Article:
Monday, December 9, 2013
RAYMOND - He died doing something he loved -- walking in the woods near the log home he built in Raymond.
Each day the newsroom selects one obituary and seeks to learn more about the life of a person who has lived and worked in Maine. We look for a person who has made a mark on the community or the person's family and friends in lasting ways.
Peter Francis Walgreen, a longtime resident of Raymond and Portland school teacher, died unexpectedly on the morning of Feb. 23. He had gone on a short hike with his 8-year-old granddaughter when he collapsed. Mr. Walgreen was 65 years old.
He moved to Raymond in the early 1970s and, with help from a friend, constructed a log home in the woods.
His wife said her husband wanted to lead a simple life because he had been influenced by American poet, author and naturalist Henry David Thoreau. Thoreau's best-known work is "Walden," a reflection on the two years he spent living in a log cabin on Walden Pond in Concord, Mass., in the 1800s.
"He wanted to live that kind of life, the simple life," Sharon Walgreen said. "We chose to work but not for the money."
Mr. Walgreen was raised in Hingham, Mass., and attended local schools, which is where he met and fell in love with his wife-to-be. They were married for 44 years.
After earning a degree in English and psychology from the University of Massachusetts, Mr. Walgreen attended the University of Southern Maine, where he earned an advanced degree in early childhood education.
When Portland Public Schools offered him a job teaching kindergarten, he accepted.
"He said, 'I'll try anything once,'" his wife recalled.
He became the city's first male kindergarten teacher. He taught at Lyseth, Riverton and Presumpscot elementary schools.
It turned out to be a rewarding career. He taught for 25 years before retiring from teaching in the mid-1990s.
"He wanted to give these kids the basic things they needed to succeed in life," his wife said.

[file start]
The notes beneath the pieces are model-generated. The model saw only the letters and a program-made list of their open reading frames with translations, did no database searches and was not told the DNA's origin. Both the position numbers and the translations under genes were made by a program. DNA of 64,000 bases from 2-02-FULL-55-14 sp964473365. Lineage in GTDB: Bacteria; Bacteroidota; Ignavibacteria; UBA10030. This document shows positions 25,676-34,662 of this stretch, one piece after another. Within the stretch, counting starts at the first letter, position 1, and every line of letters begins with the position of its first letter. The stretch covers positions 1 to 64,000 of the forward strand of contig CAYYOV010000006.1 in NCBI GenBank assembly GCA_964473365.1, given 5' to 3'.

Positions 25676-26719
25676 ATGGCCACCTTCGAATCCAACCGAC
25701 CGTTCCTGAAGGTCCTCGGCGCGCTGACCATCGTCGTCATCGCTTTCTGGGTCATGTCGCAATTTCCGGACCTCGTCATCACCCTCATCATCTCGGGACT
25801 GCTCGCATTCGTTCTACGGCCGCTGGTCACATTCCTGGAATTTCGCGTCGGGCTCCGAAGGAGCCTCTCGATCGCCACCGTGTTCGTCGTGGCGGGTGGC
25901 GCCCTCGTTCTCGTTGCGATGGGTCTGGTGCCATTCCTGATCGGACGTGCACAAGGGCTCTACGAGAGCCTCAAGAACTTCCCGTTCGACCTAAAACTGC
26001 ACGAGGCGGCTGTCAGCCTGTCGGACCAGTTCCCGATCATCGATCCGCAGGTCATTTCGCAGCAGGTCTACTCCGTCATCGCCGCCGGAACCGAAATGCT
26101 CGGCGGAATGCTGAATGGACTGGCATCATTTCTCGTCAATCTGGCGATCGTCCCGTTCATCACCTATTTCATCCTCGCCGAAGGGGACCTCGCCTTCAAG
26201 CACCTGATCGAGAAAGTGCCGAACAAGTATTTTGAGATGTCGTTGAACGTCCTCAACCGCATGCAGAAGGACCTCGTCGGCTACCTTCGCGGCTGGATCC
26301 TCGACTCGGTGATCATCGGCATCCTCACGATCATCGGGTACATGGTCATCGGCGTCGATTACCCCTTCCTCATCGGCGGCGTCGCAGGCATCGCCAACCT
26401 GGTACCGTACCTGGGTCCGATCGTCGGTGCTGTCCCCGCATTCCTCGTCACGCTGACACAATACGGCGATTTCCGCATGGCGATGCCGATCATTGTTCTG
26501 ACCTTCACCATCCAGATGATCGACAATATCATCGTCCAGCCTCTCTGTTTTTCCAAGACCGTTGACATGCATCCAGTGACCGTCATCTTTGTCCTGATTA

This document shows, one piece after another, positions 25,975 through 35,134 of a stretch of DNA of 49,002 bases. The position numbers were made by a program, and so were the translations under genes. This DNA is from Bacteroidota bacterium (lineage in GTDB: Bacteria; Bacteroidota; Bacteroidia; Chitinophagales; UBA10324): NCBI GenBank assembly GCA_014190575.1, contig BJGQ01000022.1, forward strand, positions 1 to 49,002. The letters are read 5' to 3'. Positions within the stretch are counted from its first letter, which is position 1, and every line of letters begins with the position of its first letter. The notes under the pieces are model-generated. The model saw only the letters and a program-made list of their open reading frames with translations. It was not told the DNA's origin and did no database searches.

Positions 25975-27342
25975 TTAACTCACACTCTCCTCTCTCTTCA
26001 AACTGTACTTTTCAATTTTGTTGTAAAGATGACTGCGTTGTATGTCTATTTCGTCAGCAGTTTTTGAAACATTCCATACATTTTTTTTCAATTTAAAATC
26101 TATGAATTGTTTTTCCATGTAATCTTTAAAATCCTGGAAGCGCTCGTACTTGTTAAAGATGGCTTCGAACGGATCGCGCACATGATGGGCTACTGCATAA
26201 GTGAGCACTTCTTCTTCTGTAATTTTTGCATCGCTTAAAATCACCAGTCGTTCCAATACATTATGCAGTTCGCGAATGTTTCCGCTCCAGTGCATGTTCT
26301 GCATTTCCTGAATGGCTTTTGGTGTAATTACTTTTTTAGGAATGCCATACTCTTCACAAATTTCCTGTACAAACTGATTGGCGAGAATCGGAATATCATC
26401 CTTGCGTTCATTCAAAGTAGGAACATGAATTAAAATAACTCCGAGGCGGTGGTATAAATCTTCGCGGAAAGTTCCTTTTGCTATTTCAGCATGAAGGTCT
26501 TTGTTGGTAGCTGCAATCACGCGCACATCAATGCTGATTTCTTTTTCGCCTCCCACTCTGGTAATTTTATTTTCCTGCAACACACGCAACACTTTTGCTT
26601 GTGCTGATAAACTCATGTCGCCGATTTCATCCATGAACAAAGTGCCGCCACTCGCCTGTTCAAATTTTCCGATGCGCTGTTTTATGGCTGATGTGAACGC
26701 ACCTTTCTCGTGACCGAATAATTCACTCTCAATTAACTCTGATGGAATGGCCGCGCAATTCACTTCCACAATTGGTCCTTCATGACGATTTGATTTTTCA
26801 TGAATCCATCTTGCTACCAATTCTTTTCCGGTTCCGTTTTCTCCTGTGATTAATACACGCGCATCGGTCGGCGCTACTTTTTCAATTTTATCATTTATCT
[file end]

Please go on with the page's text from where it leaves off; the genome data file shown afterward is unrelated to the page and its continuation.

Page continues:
Mr. Walgreen also raised horses, cows, chickens and sheep on land he dubbed "2 acre farm" in Raymond. In addition, he grew strawberries and built an apple cider mill on the farm.
After he retired from teaching, he went into real estate -- an occupation he pursued until the time of his death.
Mr. Walgreen somehow found the time to become an active member of the area lakes association.
He checked boats and watercraft at the Sebago Lake beach in Raymond for signs of milfoil, an invasive plant that can form dense mats that clog the water, crowd out native aquatic plants and degrade the habitat of fish and other wildlife.
"It was important to him to get the message out," his wife said.
He became a community leader, dedicating countless hours of volunteer work to the Raymond Recreation Department where he spent 40 years.
He loved to downhill ski and led many Friday night recreation department ski trips to Shawnee Peak in Bridgton.
He went skiing the night before he died. Sharon, his wife, met him afterward at Shawnee Peak, where they had dinner together.
"He had just gone skiing. He was so happy that night," his wife said.
Mr. Walgreen requested that he not have a funeral. In lieu of flowers, donations can be made to the Raymond Recreation Department.
Staff Writer Dennis Hoey can be contacted at 791-6365 or at: